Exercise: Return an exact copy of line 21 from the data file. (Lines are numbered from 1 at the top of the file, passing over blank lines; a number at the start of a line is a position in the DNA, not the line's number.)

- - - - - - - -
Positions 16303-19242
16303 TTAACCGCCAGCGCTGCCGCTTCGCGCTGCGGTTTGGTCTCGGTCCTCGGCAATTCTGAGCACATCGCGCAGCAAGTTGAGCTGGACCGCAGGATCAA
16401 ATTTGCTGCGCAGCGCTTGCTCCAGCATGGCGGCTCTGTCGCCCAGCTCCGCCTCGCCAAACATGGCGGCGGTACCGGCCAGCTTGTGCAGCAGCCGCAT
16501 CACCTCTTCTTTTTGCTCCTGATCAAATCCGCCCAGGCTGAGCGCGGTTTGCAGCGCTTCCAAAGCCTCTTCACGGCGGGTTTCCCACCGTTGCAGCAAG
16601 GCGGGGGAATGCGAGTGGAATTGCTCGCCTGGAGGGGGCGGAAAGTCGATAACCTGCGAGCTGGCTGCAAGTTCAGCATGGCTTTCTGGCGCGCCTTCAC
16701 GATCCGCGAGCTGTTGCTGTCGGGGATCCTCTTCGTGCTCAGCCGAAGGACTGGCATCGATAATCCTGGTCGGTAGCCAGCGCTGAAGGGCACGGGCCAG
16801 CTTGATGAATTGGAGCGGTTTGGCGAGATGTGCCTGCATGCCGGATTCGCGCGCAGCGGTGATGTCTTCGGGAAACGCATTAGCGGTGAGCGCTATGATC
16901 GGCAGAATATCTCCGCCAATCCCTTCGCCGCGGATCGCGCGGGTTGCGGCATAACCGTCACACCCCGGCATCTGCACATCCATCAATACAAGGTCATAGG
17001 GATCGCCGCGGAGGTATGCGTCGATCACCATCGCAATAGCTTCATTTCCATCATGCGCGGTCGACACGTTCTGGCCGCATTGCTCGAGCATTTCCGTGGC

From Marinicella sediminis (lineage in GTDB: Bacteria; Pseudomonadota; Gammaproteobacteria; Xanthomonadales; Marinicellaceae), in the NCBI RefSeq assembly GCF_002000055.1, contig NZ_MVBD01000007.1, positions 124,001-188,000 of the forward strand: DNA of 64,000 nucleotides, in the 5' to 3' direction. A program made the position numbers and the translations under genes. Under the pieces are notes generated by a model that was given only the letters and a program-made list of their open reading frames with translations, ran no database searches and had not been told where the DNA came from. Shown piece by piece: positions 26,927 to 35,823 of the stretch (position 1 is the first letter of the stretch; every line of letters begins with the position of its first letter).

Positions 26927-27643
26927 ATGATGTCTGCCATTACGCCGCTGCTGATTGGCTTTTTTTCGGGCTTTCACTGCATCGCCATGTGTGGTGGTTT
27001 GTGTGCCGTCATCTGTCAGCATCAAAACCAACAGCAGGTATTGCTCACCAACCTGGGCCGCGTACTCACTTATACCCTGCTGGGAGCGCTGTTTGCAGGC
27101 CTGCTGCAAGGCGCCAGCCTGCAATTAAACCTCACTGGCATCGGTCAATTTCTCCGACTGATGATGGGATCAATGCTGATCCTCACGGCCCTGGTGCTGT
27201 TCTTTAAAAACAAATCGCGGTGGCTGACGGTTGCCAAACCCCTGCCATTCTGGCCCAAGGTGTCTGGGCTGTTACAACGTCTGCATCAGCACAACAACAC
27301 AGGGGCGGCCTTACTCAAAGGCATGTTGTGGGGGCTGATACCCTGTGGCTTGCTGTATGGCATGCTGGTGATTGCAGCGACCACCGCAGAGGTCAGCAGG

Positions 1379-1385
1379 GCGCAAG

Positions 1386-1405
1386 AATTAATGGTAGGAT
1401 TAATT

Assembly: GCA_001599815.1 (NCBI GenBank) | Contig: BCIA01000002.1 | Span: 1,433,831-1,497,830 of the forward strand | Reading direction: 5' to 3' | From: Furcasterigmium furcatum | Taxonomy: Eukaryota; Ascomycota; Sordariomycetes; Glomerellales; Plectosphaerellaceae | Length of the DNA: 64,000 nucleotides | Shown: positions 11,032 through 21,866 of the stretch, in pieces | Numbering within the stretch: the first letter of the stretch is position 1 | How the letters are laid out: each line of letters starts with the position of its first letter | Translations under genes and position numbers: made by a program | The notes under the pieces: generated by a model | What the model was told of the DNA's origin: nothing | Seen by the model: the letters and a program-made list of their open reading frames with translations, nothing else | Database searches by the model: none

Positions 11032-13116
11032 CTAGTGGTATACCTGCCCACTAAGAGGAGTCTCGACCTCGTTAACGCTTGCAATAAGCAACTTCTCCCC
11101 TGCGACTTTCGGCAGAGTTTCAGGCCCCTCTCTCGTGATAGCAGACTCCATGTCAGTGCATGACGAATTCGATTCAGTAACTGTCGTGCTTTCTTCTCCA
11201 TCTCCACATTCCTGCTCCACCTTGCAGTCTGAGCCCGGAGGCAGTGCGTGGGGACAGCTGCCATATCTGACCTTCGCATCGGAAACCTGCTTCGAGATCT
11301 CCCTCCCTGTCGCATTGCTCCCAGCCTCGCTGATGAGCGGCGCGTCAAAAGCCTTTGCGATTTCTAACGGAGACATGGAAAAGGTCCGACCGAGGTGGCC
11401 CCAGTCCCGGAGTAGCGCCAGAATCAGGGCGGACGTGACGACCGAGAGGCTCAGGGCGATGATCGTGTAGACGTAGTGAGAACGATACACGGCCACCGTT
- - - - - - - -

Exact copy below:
1401 TAATT